Naturally, nothing is what it seems, and Christine slowly begins to peel away the mystery, one layer at a time like an onion. Who can she trust? Who is telling her the truth? And why did she really become this way? These are all questions that will get answered eventually, though not before writer and director Rowan Joffe (who was a writer on 28 Weeks Later and The American) throws a bunch of curve balls at us. But anyone who watched this film probably knew that there’d be twists and turns galore, and an obligatory surprise at the very end.

Knowing what’s coming, however, didn’t dampen my enjoyment of the film. Before I Go to Sleep is done and dusted in an extremely manageable (and unlikely for this day and age) 92 minutes. The short running time keeps the film tight and fast paced, and Joffe cleverly finds ways to avoid repetition despite Christine waking up in the same manner every day. Always be kept on the back foot from all the plot twists and red herrings also prevents you from thinking too much about all the potential plot holes and inconsistencies.

I know it is unpatriotic of me to say this, but I have never been the biggest fan of Nicole Kidman. I just don’t think, Oscar notwithstanding, she’s that good of an actress. Having said that, I admit she there is not much for me to complain about here. She gets the job done, I’ll leave it at that. Colin Firth and Mark Strong are also excellent and make full use of their charisma in different ways, such that both come off as trustworthy suspects.

My biggest problem with the film, and films like this in general, is that knowing a “shocking” twist is coming means you likely won’t be shocked when it finally comes. I couldn’t shake that feeling of anticipation throughout most of the film, and I doubt I’m alone when I say I more or less guessed the ending.

While it doesn’t come close to blowing me away like I was by a classic like The Usual Suspects, I think Before I Go to Sleep generally accomplishes what it set out to do. It might not be the most creative or satisfying mystery thriller you’ll come across this year, but in my opinion it’s certainly one of the better ones.

3.5 stars out of 5

Movie Review: The Dyatlov Pass Incident (2013)


In the winter of 1959, a team of nine experienced hikers ventured into the northern Ural mountains in Russia on an expedition. Days later, they were all dead. Soviet investigators found that the hikers tore their tent open from the inside and ran out into the -30 degrees Celsius temperatures in socks and bare feet. While there were no signs of struggle, two of the bodies had fractured skulls and two had broken ribs, though there were no signs of external trauma. Another was missing her tongue. Oh, and there were traces of radiation found on some of the bodies. With no rational explanation for the bizarre deaths, investigators concluded that the hikers perished from “a compelling natural force”, and the mystery became to be known as the Dyatlov Pass Incident.

More than 50 years later, a UK-Russian production decided to make a film about the incident, with famed filmmaker Renny Harlin (Die Hard 2, Cliffhanger, Deep Blue Sea) signed on as director. Instead of making this a movie about what happened during the incident itself at the time, however, the producers decided to make a modern “found footage” movie about a bunch of American college students who decide to make a film of themselves retracing the steps of the fateful hikers.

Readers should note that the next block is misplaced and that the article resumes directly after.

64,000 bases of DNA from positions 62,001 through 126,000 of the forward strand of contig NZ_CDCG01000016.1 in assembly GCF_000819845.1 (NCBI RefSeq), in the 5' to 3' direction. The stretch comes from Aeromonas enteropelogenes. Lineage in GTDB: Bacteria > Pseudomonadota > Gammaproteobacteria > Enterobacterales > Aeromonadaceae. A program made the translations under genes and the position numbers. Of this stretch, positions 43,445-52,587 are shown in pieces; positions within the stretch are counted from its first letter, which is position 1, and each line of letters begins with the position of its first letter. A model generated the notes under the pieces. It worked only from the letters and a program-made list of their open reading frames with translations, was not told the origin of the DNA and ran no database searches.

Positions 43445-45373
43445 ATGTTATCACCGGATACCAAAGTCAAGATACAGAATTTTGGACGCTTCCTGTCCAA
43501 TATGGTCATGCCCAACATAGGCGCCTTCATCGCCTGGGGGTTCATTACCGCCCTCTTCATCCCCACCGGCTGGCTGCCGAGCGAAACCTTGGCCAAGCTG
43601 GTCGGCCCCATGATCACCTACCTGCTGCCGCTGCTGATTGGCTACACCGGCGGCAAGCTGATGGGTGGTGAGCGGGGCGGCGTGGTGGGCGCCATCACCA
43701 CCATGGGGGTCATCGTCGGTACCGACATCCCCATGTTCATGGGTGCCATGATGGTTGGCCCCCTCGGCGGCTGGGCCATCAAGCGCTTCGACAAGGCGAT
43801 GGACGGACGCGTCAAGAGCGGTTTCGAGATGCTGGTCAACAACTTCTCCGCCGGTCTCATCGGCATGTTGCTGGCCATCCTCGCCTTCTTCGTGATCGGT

The result is a mixed bag. As a low budget movie with no-name actors and a director still reeling from The Long Kiss Goodnight in 1996, The Dyatlov Pass Incident is actually quite clever, entertaining and occasionally frightening — relatively speaking. Renny Harlin still has some tricks in his bag and knows how to create tension and scares that don’t keep relying on the same tactics.

Much of the intrigue, however, stems from the crazy mystery itself and the script’s creative take on what happened to the hikers, which is not bad given that none of the theories (from avalanches to Yetis to aliens to secret military weapon tests) have been accepted as foolproof. I won’t give away what this film speculates, though all I will say is that it is fresh and no less stupid than what’s already out there.

On the other hand, the decision to turn this into yet another lame found footage flick in my opinion backfired by making the movie less real and authentic. What it means is that we have to deal with the wobbly cameras (though not as bad as in some films), the irrational reasons to “push on” with their expedition despite massive warning signs, and forcing the characters to hold on to their cameras when they are running for their lives. It makes the film campy and silly. We’ve seen so many of these attempts since The Blair Witch Project that this approach mostly annoys and irritates rather than create more tension, and it’s baffling why studios keep doing it.

The acting from the cast, especially the five American students, also leaves a lot to be desired. They just aren’t very likable or believable, and we just can’t wait for them to do meet their inevitable gruesome end. Part of that is the fault of the script, which is solid from a big picture perspective but doesn’t do much for the characters. The low budget also means the special effects are fairly poor and often look video gamey (and as a result they had to utilise a lot of darkened shots).

On the whole, The Dyatlov Pass Incident feels like a bit of a wasted opportunity because it is such an intriguing mystery. With a more conventional format (as opposed to found footage), a bigger budget, more bankable stars and some tweaks to the finer aspects of the script, this could have been a great film. At best, it’s a surprisingly entertaining DVD rental or on-demand flick (which is how I watched it), and I suppose that’s not a bad thing given its humble ambitions.

3.25 stars out of 5

PS: The film is titled in some regions as Devil’s Pass, which is generic and completely uninteresting, whereas its original title, The Dyatlov Pass Incident, is far more intriguing. The stupid poster for Devil’s Pass also has a naked woman with her back turned to the camera, which also makes no sense if you’ve seen the film. Go figure.

PPS: Trailer below, though I should warn that there are major spoilers from about the 1 minute mark. Never ceases to amaze me how trailers like to ruin everything.


PPPS: If you are interested in reading more about the incident, including the most prevalent theories, check out the links below.